The politics of hope vs. fear

By Chris Carlson

The people of the state of Iowa were getting ready to attend their precinct caucuses as this was being written. It was the first balloting by the people expressing their views on who should lead this nation for the next four years.

Regardless of who comes out ahead for either political party, the question the rest of us should ask is did the winners express optimism about our future as a nation and appeal to our hopes and aspirations? Or did they win by using cheap demagoguery and appeals to fear?

Unfortunately, too many elected officials today take the easy path of motivating by fear and tapping into anger. For this writer, watching two events this past week crystallized the difference in approaches.

The first was an interview in Davos, Switzerland, at the annual World Economic Forum with the recently selected Prime Minister of Canada, Justin Trudeau. Trudeau is the son of Pierre, perhaps Canada’s most famous Prime Minister.

By no means was he groomed to succeed his father. And his path to becoming prime minister saw him spend several years working as a teacher, and part of another year as a snowboard instructor at Whistler outside of Vancouver.

He did, however, spend time often traveling with his father as the then-prime minister crisscrossed Canada. The most important thing he said he learned was how to listen to what Canadians were saying they wanted from their government, and then channeling those desires into programs that deliver services effectively and efficiently.

He ended the interview by saying that Canadians had a choice to make: Would they be motivated by hope and optimism? Or by fear and pessimism? He offered the former and the Canadian voters gave young Justin’s Liberal party an overwhelming victory this past October.

This contrasted greatly with a legislative forum held this past weekend by eight of the nine-member all Republican Kootenai county delegation to the Idaho Legislature. It was a disappointing display of pure pandering to the Tea Party element in attendence, as well as supporters of permitless gun carry.

Most in the audience seemed to see the federal government as an out-and-out enemy. Yes, there are too many examples of agencies and individuals over the years lying about everything from atomic testing to deceptive practices by the Environmental Protection Agency.

Nothing, however, can justify any one taking the law into their own hands, seizing federal property and engaging in outright sedition. Yet when an audience member asked if one of them would introduce a resolution of support for the outlaws at the Malheur Wildlife Refuge, not one legislator had the guts to look the guy in the eye and say, “Hell no. No one is above the law in this country and there are long-established processes for obtaining redress from the excesses of government.”

Another person expressed his frustration with what goes on in Washington, D.C. We all know inside the Beltway is a surreal world. But rather than propose a real solution of, say, term limits for both elected officials and public servants in the civil service, we would rather just rail against our government. Even though our government, for all its faults, does a pretty good job of taking care of those who legitimately cannot do so themselves.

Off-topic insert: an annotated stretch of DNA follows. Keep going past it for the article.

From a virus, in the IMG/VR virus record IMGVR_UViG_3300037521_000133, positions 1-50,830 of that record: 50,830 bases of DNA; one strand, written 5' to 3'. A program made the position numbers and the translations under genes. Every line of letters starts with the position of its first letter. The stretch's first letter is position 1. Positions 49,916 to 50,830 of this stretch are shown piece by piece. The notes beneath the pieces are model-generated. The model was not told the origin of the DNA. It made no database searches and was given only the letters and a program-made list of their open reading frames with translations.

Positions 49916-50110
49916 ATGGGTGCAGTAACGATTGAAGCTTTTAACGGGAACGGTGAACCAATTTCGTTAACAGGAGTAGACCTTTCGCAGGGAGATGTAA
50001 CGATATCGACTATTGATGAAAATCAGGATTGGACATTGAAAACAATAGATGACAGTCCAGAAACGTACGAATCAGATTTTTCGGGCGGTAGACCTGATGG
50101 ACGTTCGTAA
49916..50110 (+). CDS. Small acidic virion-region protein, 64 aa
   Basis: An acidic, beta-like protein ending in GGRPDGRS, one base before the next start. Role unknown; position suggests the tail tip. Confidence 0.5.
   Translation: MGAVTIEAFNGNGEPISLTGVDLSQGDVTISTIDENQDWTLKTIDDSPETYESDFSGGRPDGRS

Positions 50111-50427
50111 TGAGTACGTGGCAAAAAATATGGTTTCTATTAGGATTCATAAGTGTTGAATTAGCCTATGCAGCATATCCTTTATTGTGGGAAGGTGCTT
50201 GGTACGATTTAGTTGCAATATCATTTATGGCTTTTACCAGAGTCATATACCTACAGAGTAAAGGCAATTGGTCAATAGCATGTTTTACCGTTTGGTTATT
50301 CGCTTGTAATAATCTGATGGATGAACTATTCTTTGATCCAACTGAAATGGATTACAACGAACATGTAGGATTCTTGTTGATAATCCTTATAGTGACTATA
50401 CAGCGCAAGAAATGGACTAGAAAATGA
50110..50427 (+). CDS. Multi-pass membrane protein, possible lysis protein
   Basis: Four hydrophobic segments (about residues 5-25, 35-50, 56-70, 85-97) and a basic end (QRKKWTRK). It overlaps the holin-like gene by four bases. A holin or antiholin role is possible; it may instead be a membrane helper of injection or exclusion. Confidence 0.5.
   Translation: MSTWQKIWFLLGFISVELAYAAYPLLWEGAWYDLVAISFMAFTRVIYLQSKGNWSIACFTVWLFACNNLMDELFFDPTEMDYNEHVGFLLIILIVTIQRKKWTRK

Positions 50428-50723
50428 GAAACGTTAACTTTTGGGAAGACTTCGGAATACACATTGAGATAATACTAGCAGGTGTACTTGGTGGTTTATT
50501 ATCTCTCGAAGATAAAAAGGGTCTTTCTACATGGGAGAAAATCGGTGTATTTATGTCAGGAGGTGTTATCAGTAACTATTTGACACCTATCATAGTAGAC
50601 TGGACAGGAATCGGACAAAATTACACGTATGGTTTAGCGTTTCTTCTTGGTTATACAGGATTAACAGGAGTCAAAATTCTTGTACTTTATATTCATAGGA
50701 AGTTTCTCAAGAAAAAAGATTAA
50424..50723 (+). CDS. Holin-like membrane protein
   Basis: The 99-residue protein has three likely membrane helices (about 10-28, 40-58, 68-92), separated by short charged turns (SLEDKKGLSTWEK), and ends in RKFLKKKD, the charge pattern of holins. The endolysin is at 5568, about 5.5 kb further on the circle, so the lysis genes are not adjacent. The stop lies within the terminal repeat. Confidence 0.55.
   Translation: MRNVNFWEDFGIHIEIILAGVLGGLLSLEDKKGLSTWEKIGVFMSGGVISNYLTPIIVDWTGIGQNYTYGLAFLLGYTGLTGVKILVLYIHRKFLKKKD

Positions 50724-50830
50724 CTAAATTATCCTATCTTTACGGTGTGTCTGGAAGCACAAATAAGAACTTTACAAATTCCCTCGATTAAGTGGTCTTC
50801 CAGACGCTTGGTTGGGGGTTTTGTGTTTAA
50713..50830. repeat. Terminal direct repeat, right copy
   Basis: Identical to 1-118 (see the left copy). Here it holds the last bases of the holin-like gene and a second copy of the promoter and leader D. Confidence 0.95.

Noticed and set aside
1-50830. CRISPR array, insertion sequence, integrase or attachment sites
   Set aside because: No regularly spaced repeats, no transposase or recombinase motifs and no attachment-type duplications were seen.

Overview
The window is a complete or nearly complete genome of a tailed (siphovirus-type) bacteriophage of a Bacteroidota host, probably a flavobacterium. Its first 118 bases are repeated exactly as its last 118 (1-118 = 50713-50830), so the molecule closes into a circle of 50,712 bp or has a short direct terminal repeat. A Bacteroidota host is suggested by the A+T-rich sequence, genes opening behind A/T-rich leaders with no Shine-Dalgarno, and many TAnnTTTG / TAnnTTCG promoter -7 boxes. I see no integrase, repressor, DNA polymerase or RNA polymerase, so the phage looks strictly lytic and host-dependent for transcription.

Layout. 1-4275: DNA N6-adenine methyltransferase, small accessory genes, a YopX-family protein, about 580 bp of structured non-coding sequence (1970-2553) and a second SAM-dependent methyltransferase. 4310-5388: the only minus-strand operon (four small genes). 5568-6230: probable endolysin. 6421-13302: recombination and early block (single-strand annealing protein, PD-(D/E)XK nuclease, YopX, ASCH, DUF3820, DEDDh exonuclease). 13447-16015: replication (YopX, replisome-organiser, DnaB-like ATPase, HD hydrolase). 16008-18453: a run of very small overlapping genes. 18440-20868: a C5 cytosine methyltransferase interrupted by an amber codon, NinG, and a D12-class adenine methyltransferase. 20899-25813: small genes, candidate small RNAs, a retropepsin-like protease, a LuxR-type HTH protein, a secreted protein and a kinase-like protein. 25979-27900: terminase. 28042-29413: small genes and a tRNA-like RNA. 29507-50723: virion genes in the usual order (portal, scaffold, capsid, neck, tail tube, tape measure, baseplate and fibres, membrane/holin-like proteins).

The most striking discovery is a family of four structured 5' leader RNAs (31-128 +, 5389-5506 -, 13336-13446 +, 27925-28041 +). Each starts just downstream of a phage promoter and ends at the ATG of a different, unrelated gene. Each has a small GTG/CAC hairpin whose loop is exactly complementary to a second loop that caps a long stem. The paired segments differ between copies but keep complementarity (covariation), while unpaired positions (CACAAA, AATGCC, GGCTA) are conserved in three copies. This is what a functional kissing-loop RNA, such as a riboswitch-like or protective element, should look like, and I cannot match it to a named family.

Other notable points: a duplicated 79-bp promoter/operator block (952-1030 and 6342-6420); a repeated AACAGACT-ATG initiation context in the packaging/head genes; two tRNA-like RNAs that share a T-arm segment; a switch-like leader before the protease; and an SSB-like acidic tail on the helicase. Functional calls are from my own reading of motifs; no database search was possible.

This person, though, asked “why vote?” Now there’s a question every one of them should have knocked out of the ballpark. Only State Sen. Mary Souza, to her credit, pointed out the obvious. If you want change you have to participate and vote for people who reflect your views and hope (there’s that word) that they’ll do what they say when they get into office. (And yes, too many don’t).

Someone should have reversed the question: if you don’t vote why should I even listen to you?

Six of the eight at one time or another gave misleading information. Another person in the audience decried the many rules and regulations that come with new laws. While pointing out that Idaho is one of the few states in which the Legislature reviews and approves an agency’s regulations, the six pretended this review had nothing to do with approving the often astronomic increase in fees. The fact is when they approve the regs they approve the fees.

Another legislator assured a questioner that the federal government could no longer obtain any additional acreage without state approval. This completely ignores the government’s ability to condemn property or the president’s authority to, with the stroke of a pen, create new national monuments.

Several others sanctimoniously talked about how state acreage returns $14 per acre to the state, while federal property only generates 10 cents an acre. No source was cited nor was there any promise to increase the number of Department of Lands employees that would be needed if by some miracle the state did get ahold of federal property.

Another example of a misleading response was the promise several made to try to protect private and personal information. The questioner had had his identity stolen six times and made a valid point. But instead he received vague bromides.

Reference was made to possible legislation severely restricting the gathering of personal data. But the honest answer is it will never pass because two of the biggest collectors of personal data in order to profile individuals are our two great political parties.

As far as this observer is concerned, two legislators distinguished themselves by saying very little — State Sen. Bob Nonini and state Rep. Luke Malek. At times, state Sen. Mary Souza also did well. No one, however, delivered a message of hope and optimism. Sad.

A native of Kellogg, journalist Chris Carlson pens his column from his retirement home near Medimont in Northern Idaho. He is a former teacher and was press secretary to former Idaho Gov. Cecil Andrus.